Major General Liu Shen-mo, director of the Office of the Deputy Chief of the General Staff for Training's Military Training Division, spoke at a news conference at the ministry in Taipei yesterday. Photo courtesy of the Ministry of National Defense
REGIME CHANGES: An analyst said the chances are high that an announcement would be made before the end of this year to length compulsory service
By Aaron Tu and Jake Chung / Staff reporter, with staff writer and CNA
New voluntary military recruits are to undergo more intense and longer training from next year to boost their combat preparedness, the Ministry of National Defense announced yesterday.
Major General Liu Shen-mo (刘灯梨), director of the Office of the Deputy Chief of the General Staff for Training's Military Training Division, told reporters that the system as it is has new voluntary military recruits undergoing 230 hours of training over five weeks.
However, from Jan. 1, boot camp is to be extended to eight weeks with the total training hours increased to 380, Liu said.
Aside from what is taught in the existing program such as combat skills and weapons use, the new program is to include health management, pressure resistance, sports science, survival skills and casualty care, among others, he said.
The new recruits would also spend more time on marksmanship, he said.
Currently, recruits need to fire 86 rounds in a prone position, but from next month they would need to fire 160 rounds while standing, prone and kneeling, with nighttime firing added, Liu said.
After completing the eight-week course, the recruits would be assigned to military units for further training as they began their service, he added.
However, the change would not affect compulsory military training, with conscripts to undergo a five-week boot camp before being assigned to field units.
The nation's military is a mainly volunteer force, with conscripts serving supporting roles. Taiwan has about 215,000 troops.
As of last year, there were 160,000 voluntary military personnel.
The decision to change the boot camp training program was to meet “the needs of modern warfare and learn from the experience of other more advanced countries,” Liu said, without elaborating.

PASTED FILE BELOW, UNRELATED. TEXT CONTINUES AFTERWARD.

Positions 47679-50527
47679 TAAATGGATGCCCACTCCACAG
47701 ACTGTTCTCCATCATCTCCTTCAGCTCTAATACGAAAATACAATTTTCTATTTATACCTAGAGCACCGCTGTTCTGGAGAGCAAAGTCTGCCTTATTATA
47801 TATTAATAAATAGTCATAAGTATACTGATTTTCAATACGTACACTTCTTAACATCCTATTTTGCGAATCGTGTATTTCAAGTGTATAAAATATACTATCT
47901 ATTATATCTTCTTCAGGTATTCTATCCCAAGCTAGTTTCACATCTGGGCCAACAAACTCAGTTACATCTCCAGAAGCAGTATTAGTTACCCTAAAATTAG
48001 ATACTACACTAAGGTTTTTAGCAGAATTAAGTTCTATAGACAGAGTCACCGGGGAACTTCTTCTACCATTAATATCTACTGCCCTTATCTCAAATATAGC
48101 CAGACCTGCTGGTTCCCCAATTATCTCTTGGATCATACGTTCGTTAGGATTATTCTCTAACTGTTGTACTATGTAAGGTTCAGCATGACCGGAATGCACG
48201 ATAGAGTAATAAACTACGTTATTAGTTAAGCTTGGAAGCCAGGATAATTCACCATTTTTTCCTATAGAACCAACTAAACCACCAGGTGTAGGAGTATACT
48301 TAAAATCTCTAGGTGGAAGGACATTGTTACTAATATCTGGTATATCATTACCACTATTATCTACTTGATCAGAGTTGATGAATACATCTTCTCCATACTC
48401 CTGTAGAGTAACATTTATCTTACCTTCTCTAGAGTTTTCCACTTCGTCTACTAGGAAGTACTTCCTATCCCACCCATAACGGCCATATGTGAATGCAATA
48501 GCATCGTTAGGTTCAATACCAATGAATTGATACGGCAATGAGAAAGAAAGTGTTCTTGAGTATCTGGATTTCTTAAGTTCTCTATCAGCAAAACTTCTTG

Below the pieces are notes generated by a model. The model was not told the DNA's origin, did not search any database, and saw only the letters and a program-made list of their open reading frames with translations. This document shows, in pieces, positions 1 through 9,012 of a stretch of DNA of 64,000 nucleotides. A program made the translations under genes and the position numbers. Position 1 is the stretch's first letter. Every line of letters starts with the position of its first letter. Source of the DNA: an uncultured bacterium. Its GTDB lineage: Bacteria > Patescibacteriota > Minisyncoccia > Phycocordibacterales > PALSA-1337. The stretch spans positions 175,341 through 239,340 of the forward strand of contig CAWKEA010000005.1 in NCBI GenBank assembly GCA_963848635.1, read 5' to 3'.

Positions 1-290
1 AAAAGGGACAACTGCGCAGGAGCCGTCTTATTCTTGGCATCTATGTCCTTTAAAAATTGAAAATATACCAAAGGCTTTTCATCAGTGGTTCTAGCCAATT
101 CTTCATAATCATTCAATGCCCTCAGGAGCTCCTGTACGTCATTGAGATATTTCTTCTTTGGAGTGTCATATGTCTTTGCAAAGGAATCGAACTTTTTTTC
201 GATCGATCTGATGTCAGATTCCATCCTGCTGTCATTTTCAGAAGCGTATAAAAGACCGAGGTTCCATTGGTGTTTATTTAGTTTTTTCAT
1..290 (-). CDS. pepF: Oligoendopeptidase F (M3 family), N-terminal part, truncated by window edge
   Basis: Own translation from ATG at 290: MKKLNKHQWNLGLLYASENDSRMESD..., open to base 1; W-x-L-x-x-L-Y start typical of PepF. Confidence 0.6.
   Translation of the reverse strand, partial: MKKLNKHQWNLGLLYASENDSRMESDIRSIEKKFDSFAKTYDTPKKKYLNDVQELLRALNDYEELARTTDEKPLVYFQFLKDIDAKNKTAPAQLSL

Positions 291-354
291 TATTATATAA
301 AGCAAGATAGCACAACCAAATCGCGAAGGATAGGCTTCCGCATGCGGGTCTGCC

As for extending the duration of mandatory service to one year, ministry spokesperson Sun Li-fang (Sun Lifang) said that the policy would have far-ranging effects and preparations are under way for its implementation.
More detailed plans would follow once they are known, Sun said.
The Act of Military Service System stipulates that reverting to one year of mandatory service would require one year of advance notice, meaning that if the notice is not announced this year, the planned 2024 implementation date would be postponed to 2025.
Experts yesterday urged the government to make its policy decisions known as soon as possible, as it would help ministries and the public prepare accordingly.
Institute of National Defense and Security Research fellow Su Tzu-yun (Su Ziyun) said that China's military is becoming more advanced, while recruitment in Taiwan is facing the added challenge of a falling birthrate.
Chen Kuo-ming (陈国明), editor of the Chinese-language Defense International magazine, said that the chances an announcement to length compulsory service would be made before the end of this year are high, but it is also important to outline how training would change.
Extending service would allow conscripts more time to hone their infantry, logistics and maintenance skills, Chen said, adding that while it would be difficult for conscripts to operate armored vehicles, they would still be adequate foot soldiers in the event of an invasion.
News source: TAIPEI TIMES